Simon Singh brings mathematics and cryptology to life through his fascinating and accessible key note speeches and demonstrations. Simon has authored books about cryptology and science in popular culture directed BBC science programmes such as Tomorrow's World, and also lectured on the pro's and cons of alternative medicine.
When it comes to cosmology, mathematics, information security and science, no one is better qualified than best-selling author and award winning documentary director, Simon Singh, as a keynote speaker , who also speaks widely on the pros and cons of alternative medicine.
When Simon’s family moved to England from India in 1950, they settled in Somerset, where Simon’s early education took place before he went on to study physics at Imperial College in London, before completing a PhD in particle physics at Cambridge University and at CERN, in Switzerland.
His first job after graduating was with the BBC's Science Department, where he produced and directed many science themed shows, including Horizon and Tomorrow’s World. Fermat's Last Theorem won a BAFTA in 1996, and explained the world's most notorious mathematical problem to the masses, as well as putting Simon on the map. The American version of the documentary was nominated for an Emmy, and the book that the film was based on became a number one seller in the UK.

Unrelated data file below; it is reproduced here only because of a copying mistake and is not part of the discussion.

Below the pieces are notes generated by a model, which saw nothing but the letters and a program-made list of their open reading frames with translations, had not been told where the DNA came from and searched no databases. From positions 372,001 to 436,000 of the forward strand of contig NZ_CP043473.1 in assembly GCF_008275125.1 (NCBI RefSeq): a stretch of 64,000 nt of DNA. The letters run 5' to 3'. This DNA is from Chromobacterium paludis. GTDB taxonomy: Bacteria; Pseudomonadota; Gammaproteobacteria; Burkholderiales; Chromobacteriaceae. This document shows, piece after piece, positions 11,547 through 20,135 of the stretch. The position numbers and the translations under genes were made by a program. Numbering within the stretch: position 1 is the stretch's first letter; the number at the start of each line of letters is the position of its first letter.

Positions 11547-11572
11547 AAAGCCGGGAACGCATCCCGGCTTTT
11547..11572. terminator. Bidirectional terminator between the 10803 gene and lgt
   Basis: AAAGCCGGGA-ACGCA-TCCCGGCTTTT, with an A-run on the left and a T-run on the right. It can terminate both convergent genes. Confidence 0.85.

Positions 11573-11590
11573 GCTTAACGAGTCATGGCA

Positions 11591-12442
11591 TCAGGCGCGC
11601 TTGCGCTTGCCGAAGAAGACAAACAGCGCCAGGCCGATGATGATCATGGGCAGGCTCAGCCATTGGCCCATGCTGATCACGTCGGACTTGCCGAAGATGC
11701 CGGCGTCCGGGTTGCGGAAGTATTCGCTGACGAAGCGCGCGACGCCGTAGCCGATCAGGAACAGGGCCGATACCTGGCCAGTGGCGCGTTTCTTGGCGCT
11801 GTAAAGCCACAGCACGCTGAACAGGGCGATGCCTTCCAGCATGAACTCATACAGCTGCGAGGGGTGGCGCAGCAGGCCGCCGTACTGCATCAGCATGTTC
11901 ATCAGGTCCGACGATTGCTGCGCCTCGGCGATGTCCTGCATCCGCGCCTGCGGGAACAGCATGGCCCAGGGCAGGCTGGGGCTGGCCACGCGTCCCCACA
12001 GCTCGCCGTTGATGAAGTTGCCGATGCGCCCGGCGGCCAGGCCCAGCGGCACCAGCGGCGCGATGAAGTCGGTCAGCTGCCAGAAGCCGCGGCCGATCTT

When his incredibly successful work, The Code Book came out, Simon presented a history of codes and codebreaking to a rapt young audience, and depicted how cryptography is more important in the current information age than ever before.
Fuelled by the success of The Code Book, Simon’s TV career has been reinvigorated. After presenting The Science of Secrecy, a 5-part series for Channel 4, Simon’s credibility and audience appeal has become unquestionable. The stories in the series range from the cipher that sealed the fate of Mary Queen of Scots to the coded Zimmermann Telegram that changed the course of the First World War.
His third book, Big Bang, is a history of cosmology, and was followed up by The Simpsons and Their Mathematical Secrets in 2013, which explores the vast amount of mathematics smuggled into the world’s most successful sitcom by its impressively numerate writers.
Working closely with education projects, Simon has used the UAS scheme to encourage university science departments to work more closely with schools and the Enigma project for conduct maths and cryptography workshops in schools.
Simon’s ability to make the complex subjects simple and invigorate engaging interest in maths and science makes him an ideal keynote speaker for events around this theme.